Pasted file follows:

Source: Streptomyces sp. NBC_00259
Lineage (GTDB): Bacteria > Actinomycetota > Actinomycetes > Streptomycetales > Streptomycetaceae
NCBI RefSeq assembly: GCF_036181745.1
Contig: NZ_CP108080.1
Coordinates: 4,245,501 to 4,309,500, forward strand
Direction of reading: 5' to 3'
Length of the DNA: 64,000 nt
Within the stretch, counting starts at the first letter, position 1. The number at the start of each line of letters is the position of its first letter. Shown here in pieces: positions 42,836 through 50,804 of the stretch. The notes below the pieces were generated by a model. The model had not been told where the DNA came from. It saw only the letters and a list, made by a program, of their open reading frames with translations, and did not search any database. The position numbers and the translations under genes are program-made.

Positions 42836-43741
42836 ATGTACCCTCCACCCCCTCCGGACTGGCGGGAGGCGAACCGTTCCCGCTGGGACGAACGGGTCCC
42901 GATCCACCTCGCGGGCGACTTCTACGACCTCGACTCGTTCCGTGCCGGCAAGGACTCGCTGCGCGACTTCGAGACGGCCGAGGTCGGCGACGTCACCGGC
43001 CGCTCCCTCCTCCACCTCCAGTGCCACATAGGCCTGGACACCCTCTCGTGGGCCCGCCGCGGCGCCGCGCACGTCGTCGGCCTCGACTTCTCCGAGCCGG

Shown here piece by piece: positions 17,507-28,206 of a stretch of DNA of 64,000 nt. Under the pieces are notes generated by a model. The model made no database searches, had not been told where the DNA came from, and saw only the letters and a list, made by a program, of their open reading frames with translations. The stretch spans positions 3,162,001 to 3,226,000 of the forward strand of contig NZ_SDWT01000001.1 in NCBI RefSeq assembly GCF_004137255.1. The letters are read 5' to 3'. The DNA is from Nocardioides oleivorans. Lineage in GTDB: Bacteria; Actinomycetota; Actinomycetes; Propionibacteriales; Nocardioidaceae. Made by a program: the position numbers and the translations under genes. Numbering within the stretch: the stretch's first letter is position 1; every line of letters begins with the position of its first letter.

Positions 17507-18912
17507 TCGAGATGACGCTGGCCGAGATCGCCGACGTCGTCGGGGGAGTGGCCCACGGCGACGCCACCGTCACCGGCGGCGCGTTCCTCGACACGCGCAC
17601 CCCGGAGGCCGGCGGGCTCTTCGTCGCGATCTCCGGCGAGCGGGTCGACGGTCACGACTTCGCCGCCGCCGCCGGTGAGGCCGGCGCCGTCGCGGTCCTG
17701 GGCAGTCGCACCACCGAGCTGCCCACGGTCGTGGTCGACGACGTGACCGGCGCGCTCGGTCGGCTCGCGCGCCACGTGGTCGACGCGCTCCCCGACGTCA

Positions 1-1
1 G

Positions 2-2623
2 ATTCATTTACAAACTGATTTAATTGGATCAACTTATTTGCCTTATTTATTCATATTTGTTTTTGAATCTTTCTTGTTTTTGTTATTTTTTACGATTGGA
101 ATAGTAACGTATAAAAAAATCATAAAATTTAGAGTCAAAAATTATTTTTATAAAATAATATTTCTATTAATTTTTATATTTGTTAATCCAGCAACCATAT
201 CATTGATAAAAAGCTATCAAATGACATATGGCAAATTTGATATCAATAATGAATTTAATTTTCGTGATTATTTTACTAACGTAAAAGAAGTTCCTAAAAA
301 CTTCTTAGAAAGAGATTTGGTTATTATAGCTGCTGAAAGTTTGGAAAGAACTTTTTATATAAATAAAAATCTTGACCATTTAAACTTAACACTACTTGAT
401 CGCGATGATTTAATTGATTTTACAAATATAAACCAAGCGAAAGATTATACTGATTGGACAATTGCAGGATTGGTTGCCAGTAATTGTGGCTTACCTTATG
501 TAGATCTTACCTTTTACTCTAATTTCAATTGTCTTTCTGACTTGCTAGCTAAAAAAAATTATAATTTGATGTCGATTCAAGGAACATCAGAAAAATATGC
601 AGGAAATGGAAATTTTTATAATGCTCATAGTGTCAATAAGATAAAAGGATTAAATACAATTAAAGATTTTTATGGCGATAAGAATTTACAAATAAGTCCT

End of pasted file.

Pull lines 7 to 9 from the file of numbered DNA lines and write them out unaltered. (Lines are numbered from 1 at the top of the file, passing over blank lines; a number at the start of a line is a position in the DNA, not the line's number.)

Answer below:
Length of the DNA: 64,000 nt
Within the stretch, counting starts at the first letter, position 1. The number at the start of each line of letters is the position of its first letter. Shown here in pieces: positions 42,836 through 50,804 of the stretch. The notes below the pieces were generated by a model. The model had not been told where the DNA came from. It saw only the letters and a list, made by a program, of their open reading frames with translations, and did not search any database. The position numbers and the translations under genes are program-made.

Positions 42836-43741